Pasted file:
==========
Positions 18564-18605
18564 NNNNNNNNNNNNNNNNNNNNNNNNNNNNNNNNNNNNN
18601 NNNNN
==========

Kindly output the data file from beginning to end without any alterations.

Positions 18564-18605
18564 NNNNNNNNNNNNNNNNNNNNNNNNNNNNNNNNNNNNN
18601 NNNNN